World news

Portman visits Rwanda to open youth village

By Anshel Pfeffer, June 6, 2008

Hollywood star Natalie Portman visited Rwanda this week to highlight the opening of a youth village for orphans of the genocide, sponsored by Jewish donors and staffed by Israelis.


Obama woos Israel lobby

By Nathan Guttman, June 6, 2008

The largest-ever conference of pro-Israel activists convened in Washington DC this week. It took a political flavour as presidential candidates used the event to tout their pro-Israel credentials and tried to court the Jewish community for support in the coming November elections.

The main message sent out by the American Israel Public Affairs Committee (Aipac) focused on the need to take tough measures against Iran. Presidential hopefuls followed suit, promising to increase pressure on Tehran, if and when elected to the White House.


Olmert in his Aipac swansong

By Nathan Guttman, June 6, 2008

In what may be his last trip as prime minister to Washington, embattled Israeli leader Ehud Olmert met President George Bush and congressional leaders.


The Arab envoy... who’s Jewish

By Candice Krieger, June 6, 2008

A woman believed to be the Arab world’s first Jewish ambassador, Houda Nonoo, was named this week as Bahrain’s ambassador to Washington. And according to her former headmaster, the British-educated envoy was the perfect student.

Houda Nonoo, educated in Britain

Ms Nonoo, 43, came to london aged 13 to better her education. she boarded at Carmel College, oxfordshire, together with her younger brother, Abraham.


Synagogue didn’t dig deep for my wages, claims cemetery worker

By Candice Krieger, May 30, 2008

A Jewish cemetery worker is accusing the United Synagogue of racial discrimination, claiming that non-Jewish workers were paid more than him for working at Christmas.

Peter Sollosi, 48, who was employed by the US as part of its chevrah kadisha (burial committee), said he felt “bullied” by the US which, he claims, made unlawful deductions from his wages.

He alleges that though he was paid double his daily salary for Christmas Day 2006, non-Jewish workers were paid five times their normal rate.


Israel deports Finkelstein after his Hizbollah visit

May 30, 2008

Norman Finkelstein, the American Jewish academic who has long been an outspoken critic of Israel, has been denied entry to the country.

He was put on a plane back to Amsterdam after being questioned by security officials at Ben Gurion airport after landing last Friday.

According to the Israeli newspaper Ha’aretz, Dr Finkelstein said he had been banned from the country for 10 years.


Carter presses nuke button

By Francesca Segal, May 30, 2008

Former US president Jimmy Carter has breached diplomatic protocol by making specific public claims about Israel’s nuclear arsenal.

He became the first president to acknowledge publicly Israel’s nuclear capability when he addressed an invited audience of journalists last week at the Hay-on-Wye literary festival, on the Welsh borders.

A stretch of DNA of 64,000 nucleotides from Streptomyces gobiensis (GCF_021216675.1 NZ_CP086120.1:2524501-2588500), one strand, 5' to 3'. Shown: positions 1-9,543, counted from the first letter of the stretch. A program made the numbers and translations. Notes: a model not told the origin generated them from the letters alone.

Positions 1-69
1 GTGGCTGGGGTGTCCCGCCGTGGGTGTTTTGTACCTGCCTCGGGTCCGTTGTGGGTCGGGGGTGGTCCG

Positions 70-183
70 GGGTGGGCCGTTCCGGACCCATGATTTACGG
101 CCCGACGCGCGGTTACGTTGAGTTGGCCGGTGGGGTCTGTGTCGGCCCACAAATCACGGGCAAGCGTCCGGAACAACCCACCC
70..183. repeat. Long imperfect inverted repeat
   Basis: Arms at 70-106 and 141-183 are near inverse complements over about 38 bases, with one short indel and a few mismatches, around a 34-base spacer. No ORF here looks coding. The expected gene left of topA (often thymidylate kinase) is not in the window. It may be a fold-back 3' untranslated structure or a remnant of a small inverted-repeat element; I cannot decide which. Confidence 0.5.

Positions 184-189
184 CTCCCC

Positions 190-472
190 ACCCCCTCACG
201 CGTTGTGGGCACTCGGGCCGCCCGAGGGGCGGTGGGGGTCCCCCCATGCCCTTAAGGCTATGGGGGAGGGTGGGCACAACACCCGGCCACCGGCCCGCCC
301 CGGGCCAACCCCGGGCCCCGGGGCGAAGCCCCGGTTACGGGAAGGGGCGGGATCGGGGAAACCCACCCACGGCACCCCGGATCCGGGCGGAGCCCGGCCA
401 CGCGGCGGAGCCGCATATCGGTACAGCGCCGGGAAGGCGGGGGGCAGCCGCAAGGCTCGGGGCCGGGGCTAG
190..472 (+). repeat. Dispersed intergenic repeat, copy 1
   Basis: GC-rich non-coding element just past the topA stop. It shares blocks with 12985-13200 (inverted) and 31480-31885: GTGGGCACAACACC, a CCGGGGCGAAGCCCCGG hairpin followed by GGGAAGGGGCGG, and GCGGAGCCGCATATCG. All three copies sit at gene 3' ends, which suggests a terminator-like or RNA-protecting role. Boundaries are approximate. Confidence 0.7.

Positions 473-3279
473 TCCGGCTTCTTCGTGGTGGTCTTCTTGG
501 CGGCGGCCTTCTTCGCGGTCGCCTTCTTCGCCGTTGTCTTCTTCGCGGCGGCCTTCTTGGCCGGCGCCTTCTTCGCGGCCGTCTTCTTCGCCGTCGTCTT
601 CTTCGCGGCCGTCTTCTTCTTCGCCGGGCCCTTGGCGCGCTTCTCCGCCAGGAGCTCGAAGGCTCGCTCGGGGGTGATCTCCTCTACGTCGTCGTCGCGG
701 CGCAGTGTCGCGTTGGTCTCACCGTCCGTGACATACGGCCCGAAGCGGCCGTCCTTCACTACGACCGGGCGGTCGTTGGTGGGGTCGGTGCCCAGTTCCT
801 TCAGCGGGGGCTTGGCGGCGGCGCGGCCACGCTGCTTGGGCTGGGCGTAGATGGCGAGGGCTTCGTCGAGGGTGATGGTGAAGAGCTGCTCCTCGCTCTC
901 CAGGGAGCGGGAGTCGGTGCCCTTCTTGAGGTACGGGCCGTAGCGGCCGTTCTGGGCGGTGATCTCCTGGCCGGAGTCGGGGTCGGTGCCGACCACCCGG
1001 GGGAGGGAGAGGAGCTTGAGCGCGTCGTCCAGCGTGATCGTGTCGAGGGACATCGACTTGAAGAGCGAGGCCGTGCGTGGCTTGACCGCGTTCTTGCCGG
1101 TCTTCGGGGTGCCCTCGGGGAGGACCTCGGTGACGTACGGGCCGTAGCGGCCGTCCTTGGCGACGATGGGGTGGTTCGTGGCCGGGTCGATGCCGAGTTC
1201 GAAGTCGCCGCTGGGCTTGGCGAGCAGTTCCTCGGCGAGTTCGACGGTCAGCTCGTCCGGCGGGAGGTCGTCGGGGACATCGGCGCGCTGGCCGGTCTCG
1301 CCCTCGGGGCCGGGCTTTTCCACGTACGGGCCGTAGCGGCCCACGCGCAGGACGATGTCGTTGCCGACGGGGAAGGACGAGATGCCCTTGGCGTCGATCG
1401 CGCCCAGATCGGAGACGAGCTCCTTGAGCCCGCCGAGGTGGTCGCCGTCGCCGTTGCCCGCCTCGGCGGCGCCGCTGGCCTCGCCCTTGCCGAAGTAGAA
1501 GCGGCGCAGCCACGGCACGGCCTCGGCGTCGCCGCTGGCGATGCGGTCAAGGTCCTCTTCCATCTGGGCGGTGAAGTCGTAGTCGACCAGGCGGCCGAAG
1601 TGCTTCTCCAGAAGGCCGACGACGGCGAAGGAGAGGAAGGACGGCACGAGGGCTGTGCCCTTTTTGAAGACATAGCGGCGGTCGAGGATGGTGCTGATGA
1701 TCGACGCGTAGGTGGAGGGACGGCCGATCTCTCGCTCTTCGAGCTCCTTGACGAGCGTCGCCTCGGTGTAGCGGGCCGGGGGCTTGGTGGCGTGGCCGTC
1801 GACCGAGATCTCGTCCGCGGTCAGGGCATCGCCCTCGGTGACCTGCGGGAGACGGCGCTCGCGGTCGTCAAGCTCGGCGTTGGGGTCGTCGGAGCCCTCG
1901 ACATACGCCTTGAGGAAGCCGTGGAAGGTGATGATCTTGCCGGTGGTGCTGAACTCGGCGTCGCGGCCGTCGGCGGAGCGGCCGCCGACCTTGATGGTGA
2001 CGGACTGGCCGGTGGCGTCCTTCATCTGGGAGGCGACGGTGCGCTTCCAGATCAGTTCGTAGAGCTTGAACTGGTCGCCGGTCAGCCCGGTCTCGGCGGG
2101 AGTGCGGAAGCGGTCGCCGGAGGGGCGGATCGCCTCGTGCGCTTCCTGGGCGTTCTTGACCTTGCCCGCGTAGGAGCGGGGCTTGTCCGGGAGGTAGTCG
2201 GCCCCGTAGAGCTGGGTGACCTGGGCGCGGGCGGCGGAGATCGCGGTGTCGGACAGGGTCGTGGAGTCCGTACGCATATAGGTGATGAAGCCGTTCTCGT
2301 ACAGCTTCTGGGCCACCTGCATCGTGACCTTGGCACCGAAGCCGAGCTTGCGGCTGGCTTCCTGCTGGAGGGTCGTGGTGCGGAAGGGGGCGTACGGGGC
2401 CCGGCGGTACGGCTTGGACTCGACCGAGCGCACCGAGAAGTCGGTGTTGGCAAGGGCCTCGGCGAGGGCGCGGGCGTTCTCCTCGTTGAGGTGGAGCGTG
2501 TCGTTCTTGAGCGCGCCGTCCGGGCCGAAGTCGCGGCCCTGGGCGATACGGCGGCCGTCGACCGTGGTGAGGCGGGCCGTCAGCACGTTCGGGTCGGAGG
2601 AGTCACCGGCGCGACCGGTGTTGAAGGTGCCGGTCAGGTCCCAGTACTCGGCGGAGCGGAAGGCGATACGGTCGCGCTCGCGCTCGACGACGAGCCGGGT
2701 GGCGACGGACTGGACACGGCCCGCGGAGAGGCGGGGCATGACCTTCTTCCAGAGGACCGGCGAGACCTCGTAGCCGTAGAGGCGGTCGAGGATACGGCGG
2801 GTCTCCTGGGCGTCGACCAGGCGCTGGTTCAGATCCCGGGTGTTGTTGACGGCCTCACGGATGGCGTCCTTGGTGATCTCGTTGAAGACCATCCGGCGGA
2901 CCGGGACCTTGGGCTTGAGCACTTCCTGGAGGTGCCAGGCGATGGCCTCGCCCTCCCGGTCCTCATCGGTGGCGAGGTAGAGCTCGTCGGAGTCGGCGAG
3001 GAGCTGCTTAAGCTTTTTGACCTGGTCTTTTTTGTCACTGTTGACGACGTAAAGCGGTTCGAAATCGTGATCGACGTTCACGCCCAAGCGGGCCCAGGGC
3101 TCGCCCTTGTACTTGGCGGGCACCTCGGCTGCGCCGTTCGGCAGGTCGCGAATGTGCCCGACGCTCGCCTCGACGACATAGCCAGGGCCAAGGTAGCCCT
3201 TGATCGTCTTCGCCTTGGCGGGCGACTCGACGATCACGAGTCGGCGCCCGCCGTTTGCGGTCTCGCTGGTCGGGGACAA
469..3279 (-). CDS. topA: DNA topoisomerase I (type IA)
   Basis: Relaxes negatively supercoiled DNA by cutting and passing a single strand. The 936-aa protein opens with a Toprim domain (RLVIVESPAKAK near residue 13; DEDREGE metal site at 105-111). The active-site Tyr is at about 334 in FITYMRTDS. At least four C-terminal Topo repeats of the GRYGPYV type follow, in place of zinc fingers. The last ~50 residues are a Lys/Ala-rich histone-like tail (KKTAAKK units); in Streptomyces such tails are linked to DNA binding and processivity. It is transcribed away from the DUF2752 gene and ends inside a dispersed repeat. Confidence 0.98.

Peace talks no comfort for jaded Golan Druze

By Paula Slier, May 30, 2008

As Israel and Syria start talks, a community mulls its divided loyalties

In the central square of Majdal Shams, the largest of the four Druze villages in the Golan Heights, towers a large statue of Sultan Basha El-Atrash.

Engraved below the Syrian resistance hero who fought French colonialism are two lines in Arabic by the Tunisian poet Abu El-Qassem El-Shabi: “If one day the people desire freedom and life, then inevitably destiny will comply — and inevitably darkness will melt away, and inevitably the chains will be broken.”


PA economy is a 'coiled spring'

By Ben Lynfield, May 30, 2008

A festival for Jericho celebrating it as the world’s oldest city; call centres providing jobs in the West Bank; a water desalination project for Gaza.

These and visions of new towns in the Judean hills were on offer last week at the Palestine Investment Conference in Bethlehem, hosted by Tony Blair and the Palestinian Prime Minister, Salaam Fayyad.

“The Palestinian economy is like a coiled spring. It has been put down and down and down and it is ready to bounce back,” Sir Ronald Cohen, head of the Portland Trust, told the conference.


Ex-slave lobbies Israel to aid Darfur refugees

By Ben Lynfield, May 30, 2008

While he was settling into his new life in the United States in 1991 Simon Deng saw a newspaper headline proclaiming that human beings were for sale in Sudan for 10 dollars.

“It brought out everything I had been through as a child,” he said over coffee at a Jerusalem hotel this week. “I almost lost it. I did not sleep for three days. My choice was to live in denial or come out of the closet. I realised I had to come out and tell the world that that newspaper was true because I myself was a slave as a child.”